This rare sort of committee had to have strange and diverse experiences. Justice Sarkar, Amal da for Bag Bazar Mohalla natives like us, was at the helm of the committee. He was a rendezvous of simplicity, humbleness, sweet behaviour, nice mannerism suiting the dignity of a supreme court judge, etc. He tried his level best to keep all in good humour during the discussions. But, he did not succeed in this endeavour, thanks to Puri Sankaracharya. He did not miss any chance to create an impression that he was sitting with inferior people like us only because of his ardent wish to fulfil the holy and divine goal of cow protection; otherwise, it would have been detrimental to his dignity and position! He expressed aversion, hatred, sympathy and anger towards the committee. There was a specific reason for his anger. The committee used to meet at Krishi Bhavan. By the time he reaches Krishi Bhavan lot of devotees used to congregate at the entrance and in the corridors. Most of the people used to prostrate, at the Krishi Bhavan itself, to pay their respects. He used to enter the room showering blessing by raising the hand. But, ‘arrogant and naughty‘ people like us used to hold fast to the chairs. He would look at us with anger. His disciple would spread the tiger skin on the ‘unholy’ chair. It looked like sitting on his seat Acharya was blessing all. He did not give deserving consideration or respect to the gentleman who used to be the chief justice of the supreme court. “I am great; since the matter is of cow protection things must move according to my will and pleasure” was his stand. But, it was impossible.
 
I have to admit, Golwalkar’s behaviour did really conquer me like anything. But, how could I know at that time that a lot of things were yet to happen for tempting me? 
 
Rema Prasad Mukhopadyaya, the son of Sir Ashutosh Mookerjee and elder brother of Dr Shyamaprasad Mookerjee, the representative of the Cow Protection Samiti, used to ask several questions. But, he never crossed the limit of humbleness and modesty. He never hurt others with harsh words. Whenever he had a difference of opinion (we could hardly have unity in opinions), he used to express it with a smile and gesture of a gentle shake of his neck. But the most surprising presence was of the third member in the committee – the most talked about member – Guru Golwalkar. A lot of stories had been doing the rounds regarding his adamant and sharp character. ‘Blind respect as the undisputed leader of RSS and fear about the leader of the ultra-extremists’ was the impression we had in mind regarding him. But, as the most silent member of the committee, Guru Golwalkar decimated our prejudices. He talked only when it was absolutely essential. When it was necessary he talked in a humble manner. Even though he did not like other’s opinion it did not reflect in his behaviour. He knew almost all Indian languages. Most of the times he spoke to me in Bengali. My words and opinions might have been unacceptable to him like poison. Still his behaviour to me remained unchanged. Whenever he participated in the committee’s proceedings his words did not turn harsh. His character was diametrically opposite to that of Jagadguru. I have to admit, Golwalkar’s behaviour did really conquer me like anything. But, how could I know at that time that a lot of things were yet to happen for tempting me?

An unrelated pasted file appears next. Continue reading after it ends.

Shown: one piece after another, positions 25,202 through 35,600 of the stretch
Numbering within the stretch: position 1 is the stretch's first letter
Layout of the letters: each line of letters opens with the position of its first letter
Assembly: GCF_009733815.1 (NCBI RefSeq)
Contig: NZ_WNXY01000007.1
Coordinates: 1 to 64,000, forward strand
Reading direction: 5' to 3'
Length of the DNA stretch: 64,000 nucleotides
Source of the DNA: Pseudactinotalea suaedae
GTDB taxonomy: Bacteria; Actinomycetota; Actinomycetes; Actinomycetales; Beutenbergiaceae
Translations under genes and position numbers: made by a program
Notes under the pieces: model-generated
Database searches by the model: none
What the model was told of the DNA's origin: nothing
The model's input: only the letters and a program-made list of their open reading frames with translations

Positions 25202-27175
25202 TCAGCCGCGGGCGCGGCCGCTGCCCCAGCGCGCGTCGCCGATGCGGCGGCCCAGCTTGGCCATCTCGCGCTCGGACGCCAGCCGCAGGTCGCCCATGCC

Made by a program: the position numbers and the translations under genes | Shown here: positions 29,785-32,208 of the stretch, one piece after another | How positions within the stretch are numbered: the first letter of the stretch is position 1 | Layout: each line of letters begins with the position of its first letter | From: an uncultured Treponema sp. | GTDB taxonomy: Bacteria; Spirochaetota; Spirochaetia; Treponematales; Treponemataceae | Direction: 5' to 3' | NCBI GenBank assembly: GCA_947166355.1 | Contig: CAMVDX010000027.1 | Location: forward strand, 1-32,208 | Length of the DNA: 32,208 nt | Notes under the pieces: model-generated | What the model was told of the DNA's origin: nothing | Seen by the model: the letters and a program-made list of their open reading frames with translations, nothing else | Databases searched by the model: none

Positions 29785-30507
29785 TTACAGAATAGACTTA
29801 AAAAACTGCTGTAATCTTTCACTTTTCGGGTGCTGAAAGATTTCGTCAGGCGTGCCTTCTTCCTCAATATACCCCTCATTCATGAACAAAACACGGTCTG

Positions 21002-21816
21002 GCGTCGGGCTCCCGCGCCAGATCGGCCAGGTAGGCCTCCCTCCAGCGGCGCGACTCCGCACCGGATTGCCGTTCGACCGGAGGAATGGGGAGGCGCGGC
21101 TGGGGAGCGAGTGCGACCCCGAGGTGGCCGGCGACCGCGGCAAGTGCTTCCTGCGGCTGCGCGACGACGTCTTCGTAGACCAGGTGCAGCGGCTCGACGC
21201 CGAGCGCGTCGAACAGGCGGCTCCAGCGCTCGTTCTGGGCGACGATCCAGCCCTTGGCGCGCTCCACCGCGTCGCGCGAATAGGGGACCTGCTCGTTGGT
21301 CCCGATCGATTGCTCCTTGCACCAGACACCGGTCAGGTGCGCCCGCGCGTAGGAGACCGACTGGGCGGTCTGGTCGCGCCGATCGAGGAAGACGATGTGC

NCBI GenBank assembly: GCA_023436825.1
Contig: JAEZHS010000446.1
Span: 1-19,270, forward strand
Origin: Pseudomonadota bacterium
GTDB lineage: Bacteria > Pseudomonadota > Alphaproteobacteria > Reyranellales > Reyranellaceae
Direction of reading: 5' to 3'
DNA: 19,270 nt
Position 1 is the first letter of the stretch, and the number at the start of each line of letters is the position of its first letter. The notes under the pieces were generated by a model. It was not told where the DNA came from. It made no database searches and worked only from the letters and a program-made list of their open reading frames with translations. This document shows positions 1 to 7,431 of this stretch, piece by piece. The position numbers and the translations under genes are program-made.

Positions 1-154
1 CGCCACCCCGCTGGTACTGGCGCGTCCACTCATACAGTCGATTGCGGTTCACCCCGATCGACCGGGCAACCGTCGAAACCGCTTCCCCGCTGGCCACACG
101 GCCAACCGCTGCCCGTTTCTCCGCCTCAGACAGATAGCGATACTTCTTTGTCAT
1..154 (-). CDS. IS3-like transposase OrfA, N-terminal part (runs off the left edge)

Two years were over since the dissolution of the committee. Once I caught a train from Delhi, probably for going to Bhopal. After a while my co-traveler came in – none other than Guru Golwalkar. I think, he was heading to Jhansi. The moment he met me he hugged me so tight. I enquired about his health. Then we discussed the incomplete procedures of the committee and general matters prevailed in the country. Golwalkar was an embodiment of modesty. I was younger to him. The love and affection he showered on me were several times warmer than what we can expect from an elderly person in our society. The train started. It was getting dark. I took a reading material from the bag and started to read. Golwalkar started reading too. I thought that RSS chief, the vanguard of Dharma, would pick up a religious text or a hardcore Vedantha text. But, I got one more surprise: He was reading an American novel, the latest one by Henry Miller. I do not hide, that moment my respects to Golwalkar increased manyfold. Perhaps a die-hard swayamsevak might take me to killing field for revealing this.
 
 
(Ashok Mitra was Former MP (RS), former Finance Minister of West Bengal, former Economic Advisor to GOI, former GOI representative to Cow Protection Council & CPM leader. )
 
Translation by T Satisan, Keralam